Process for adding Freeholder as a RTM Member

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    Process for adding Freeholder as a RTM Member

    Hi,

    Myself and the only two other flat owners in our block set up a RTM company last year (each of us are directors) and we have recently received a letter from the Freeholder who wishes to become a member. I just want to understand what admin is required to add him as a member - do we just update the Company Register ourselves and list him as a member & let him know it is done? Does this register then need to be sent anywhere? Or is there another process?

    Finally we were just about to do our first year annual tax return but HMRC have written to us and stated that as the account is inactive they don't require it. Although I'm not complaining about not having to do a tax return my understanding was that most RTM companies file their first year tax return and then tell HMRC they are inactive/dormant. Any thoughts on if we should do this or should we just stick to what HMRC have told us?

    Thanks in advance

    #2
    All companies have a obligation to submit company accounts and members list by annual return before the due date ( see company listing at Companies House website ). Failure to complain will result in hefty fines being charged for late returns. So don't ignore the company's obligations to Companies House..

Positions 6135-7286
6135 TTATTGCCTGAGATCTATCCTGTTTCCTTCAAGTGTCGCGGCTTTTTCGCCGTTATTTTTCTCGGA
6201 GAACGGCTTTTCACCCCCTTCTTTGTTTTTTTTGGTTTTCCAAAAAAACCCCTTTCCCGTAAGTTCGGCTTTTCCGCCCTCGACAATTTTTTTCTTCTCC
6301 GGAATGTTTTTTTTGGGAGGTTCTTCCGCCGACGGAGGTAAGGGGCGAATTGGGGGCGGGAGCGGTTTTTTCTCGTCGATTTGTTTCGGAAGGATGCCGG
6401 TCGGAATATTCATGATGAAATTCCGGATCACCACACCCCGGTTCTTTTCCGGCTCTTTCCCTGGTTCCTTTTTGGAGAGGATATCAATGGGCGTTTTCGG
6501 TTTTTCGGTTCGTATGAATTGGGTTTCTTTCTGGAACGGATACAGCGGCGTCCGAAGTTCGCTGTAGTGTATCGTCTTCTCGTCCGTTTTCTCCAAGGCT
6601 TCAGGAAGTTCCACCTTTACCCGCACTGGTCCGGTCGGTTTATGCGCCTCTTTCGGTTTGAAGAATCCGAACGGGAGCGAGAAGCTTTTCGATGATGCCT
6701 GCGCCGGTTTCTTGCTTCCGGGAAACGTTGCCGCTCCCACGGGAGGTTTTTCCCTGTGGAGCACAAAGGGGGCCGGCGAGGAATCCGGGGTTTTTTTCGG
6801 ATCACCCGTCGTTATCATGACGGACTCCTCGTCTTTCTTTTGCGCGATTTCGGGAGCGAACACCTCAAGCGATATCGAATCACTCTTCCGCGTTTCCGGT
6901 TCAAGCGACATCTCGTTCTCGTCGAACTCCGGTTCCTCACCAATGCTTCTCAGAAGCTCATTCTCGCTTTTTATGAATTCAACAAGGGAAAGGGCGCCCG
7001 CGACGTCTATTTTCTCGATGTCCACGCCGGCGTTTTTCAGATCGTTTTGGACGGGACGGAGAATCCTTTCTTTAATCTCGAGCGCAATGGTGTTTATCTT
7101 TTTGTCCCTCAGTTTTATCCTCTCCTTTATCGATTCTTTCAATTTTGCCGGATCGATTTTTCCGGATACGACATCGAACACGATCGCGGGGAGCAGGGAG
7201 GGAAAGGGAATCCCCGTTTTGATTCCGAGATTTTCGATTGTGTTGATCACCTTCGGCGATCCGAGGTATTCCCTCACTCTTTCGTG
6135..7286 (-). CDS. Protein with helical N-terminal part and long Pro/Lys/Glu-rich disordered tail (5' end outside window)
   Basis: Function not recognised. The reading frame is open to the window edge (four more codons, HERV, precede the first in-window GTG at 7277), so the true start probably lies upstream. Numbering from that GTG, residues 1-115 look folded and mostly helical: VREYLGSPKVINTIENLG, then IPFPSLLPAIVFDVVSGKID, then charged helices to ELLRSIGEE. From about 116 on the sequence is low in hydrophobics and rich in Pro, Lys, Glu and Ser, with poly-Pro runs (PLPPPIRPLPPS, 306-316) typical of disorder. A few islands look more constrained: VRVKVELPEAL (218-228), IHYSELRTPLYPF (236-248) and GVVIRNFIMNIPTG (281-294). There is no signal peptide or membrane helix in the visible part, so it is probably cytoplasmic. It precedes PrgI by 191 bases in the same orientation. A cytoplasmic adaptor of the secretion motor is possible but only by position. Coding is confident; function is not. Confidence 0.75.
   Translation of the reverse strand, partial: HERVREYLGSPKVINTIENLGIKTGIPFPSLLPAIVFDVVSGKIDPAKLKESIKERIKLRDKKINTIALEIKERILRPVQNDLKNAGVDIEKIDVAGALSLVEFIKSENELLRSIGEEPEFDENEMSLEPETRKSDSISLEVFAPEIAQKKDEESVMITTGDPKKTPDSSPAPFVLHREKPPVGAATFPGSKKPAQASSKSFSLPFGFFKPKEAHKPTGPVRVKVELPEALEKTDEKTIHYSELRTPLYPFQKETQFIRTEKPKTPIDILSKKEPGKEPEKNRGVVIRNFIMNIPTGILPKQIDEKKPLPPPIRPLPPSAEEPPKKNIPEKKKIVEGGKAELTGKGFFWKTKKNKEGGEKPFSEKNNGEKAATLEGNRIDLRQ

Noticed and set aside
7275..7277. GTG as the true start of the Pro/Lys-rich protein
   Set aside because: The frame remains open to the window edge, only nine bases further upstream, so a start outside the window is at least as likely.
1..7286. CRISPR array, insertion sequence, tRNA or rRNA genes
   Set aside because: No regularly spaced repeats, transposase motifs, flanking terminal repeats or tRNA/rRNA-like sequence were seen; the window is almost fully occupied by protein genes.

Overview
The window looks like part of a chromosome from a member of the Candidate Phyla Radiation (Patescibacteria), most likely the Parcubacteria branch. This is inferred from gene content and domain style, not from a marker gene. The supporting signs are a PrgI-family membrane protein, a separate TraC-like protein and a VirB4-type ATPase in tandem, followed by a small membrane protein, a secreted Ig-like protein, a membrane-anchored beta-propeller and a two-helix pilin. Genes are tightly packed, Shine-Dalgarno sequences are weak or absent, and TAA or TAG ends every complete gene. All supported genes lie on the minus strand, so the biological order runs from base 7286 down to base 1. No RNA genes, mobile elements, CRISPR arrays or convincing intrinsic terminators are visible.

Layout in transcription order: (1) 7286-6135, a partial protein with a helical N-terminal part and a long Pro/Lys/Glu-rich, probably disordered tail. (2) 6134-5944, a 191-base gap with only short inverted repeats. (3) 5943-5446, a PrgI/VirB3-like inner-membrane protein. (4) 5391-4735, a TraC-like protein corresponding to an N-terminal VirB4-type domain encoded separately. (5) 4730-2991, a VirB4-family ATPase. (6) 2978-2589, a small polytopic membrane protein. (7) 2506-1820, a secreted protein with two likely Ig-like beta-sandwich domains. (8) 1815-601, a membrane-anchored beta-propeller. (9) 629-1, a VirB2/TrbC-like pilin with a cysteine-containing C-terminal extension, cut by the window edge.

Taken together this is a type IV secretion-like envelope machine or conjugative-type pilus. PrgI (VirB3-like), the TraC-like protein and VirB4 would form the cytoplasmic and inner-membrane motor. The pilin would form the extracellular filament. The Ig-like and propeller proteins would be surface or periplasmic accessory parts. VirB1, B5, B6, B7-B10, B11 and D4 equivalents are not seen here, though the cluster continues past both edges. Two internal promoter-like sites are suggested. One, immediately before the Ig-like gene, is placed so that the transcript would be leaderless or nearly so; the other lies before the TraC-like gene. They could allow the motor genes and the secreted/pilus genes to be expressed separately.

The RTM company is a company with legal powers to allow leaseholders to take over the service charge administration from any managing agent appointed by the freeholder. It does not trade with outside parties to make profit and is recognised due to company name containing RTM by HMRC Tax Office . So if HMRC give exemption and you hold their letter and tax ref no. then you don't have to submit a tax return.

    Is your RTM company limited by Guarantee ( not by shares ) ? Not sure if there is annual registration of membership ?? Is you freeholder a person or a company ? I suggest you check up the freeholder's identity and if any past history record at LVT / FTT ?

    Comment


      #3
      Beware of your suggested actions, and don't do it.

      An R.T.M. -- Right to manage -- is initiated 99.9 % of the time because the freeholder wont do anything, nothing gets done and the place starts to fall apart.

      In no way shape or form, allow a freeholder to become a member of the R.T.M. company, as RTM companies are started because the freeholder does not give a dam.

      Tell him, NO, go away, you are not to be a made a member of our RTM company that was made to take away the running of the premises FROM the freeholder TO the leaseholders.

      Comment


        #4
        Can Mr T2014 legally refuse the Freeholder's application for membership of RTM ?

        The wording of the C&LRA 2002 , Clause 74 says :

        74 RTM companies: membership and regulations

        (1)The persons who are entitled to be members of a company which is a RTM company in relation to premises are—

        (a)qualifying tenants of flats contained in the premises, and